Yuga Labs backer blames speculators for BAYC crash

Quick Take

  • The floor price for Bored Ape NFTs fell to its lowest point since late 2021, when the market was in its pomp.
  • Some blamed the crash on a crypto influencer’s sudden selling spree, but one Yuga Labs investor thinks rife speculation is to blame.

Last week was one of the worst on record for holders of Bored Ape Yacht Club NFTs, with prices reaching a low point not seen since late 2021. One investor in BAYC creator Yuga Labs, the $4 billion startup, blames traders.

BAYC’s floor price — the price of the cheapest item in an NFT collection — dropped below 34 ETH ($64,000) for the first time since November 2021, according to The Block Research data. That coincided with a period of heavy selling.

Some attributed the crash to the actions of rapper-turned-NFT enthusiast Jeffrey Huang, otherwise known as Machi Big Brother, who suddenly offloaded 50 apes. Huang has recently drawn the ire of crypto Twitter over suing blockchain sleuth ZachXBT for defamation.

But Lior Messika, who runs crypto venture firm and Yuga Labs-backer Eden Block, sees rife speculation as the bigger driver of the decline in BAYC prices.

“The NFT market of today rewards traders and speculators, not builders utilizing the underlying IP in creative and valuable ways,” said Messika, whose fund recently hired the former CEO of Goldman Sachs in Israel. He added that NFTs are highly risky assets and often “first to suffer” in volatile markets.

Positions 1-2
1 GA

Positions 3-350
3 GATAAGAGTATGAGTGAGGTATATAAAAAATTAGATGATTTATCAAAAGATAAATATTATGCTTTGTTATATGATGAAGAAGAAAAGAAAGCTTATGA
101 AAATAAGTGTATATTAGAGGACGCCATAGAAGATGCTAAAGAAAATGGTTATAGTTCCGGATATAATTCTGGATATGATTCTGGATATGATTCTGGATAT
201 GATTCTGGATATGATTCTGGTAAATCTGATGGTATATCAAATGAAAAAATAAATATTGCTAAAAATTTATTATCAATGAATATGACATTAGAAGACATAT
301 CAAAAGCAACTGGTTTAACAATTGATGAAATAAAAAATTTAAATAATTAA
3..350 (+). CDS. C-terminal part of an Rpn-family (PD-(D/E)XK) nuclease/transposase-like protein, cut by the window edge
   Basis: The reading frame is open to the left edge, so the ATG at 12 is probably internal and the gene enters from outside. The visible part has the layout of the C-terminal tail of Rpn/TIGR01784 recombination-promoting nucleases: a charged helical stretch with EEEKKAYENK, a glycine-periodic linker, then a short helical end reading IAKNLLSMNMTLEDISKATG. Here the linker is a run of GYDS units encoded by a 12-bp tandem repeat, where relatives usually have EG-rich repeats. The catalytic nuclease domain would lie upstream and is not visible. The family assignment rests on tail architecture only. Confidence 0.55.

Blur’s impact on the market

A driving force behind that shift in dynamic is Blur, the Paradigm-backed platform built for pro traders. Since October last year, Blur has dominated an otherwise suppressed NFT market — today accounting for 66% of volumes, compared with OpenSea’s measly 10%, according to The Block Research data.

“Some will blame Blur and some will blame the lack of royalties, but the situation is simple: a trader’s market is repricing the cultural and utilitarian aspects of BAYC, and that situation won’t change — not until new capital enters the NFT space (and the BAYC collection) for the right reasons,” Messika said.

He added that where once NFT whales identified as “collectors,” they are increasingly branding themselves as traders or even “Blur farmers” — a reference to the rewards customers can earn in the platform’s token.

“Sadly, the market is now dictated by the fear and greed of a few traders, and collectors across the space are struggling to find footing in this new reality,” Messika added.

At its all-time high a little over a year ago, BAYC’s floor price stood at 128 ETH ($240,000), with individual items selling for millions of dollars. Messika thinks Yuga is unlikely to do much in response to recent price pressure, however.

“Yuga’s building a place for those collections and underlying communities to grow through utility and unique experiences. I believe that in the long term, this approach will lead to the best outcome for their collections as they expand their market. The best thing that Yuga can do to react to negative price movement is simply ship,” he added.

Yuga Labs did not immediately respond to a request for comment. 

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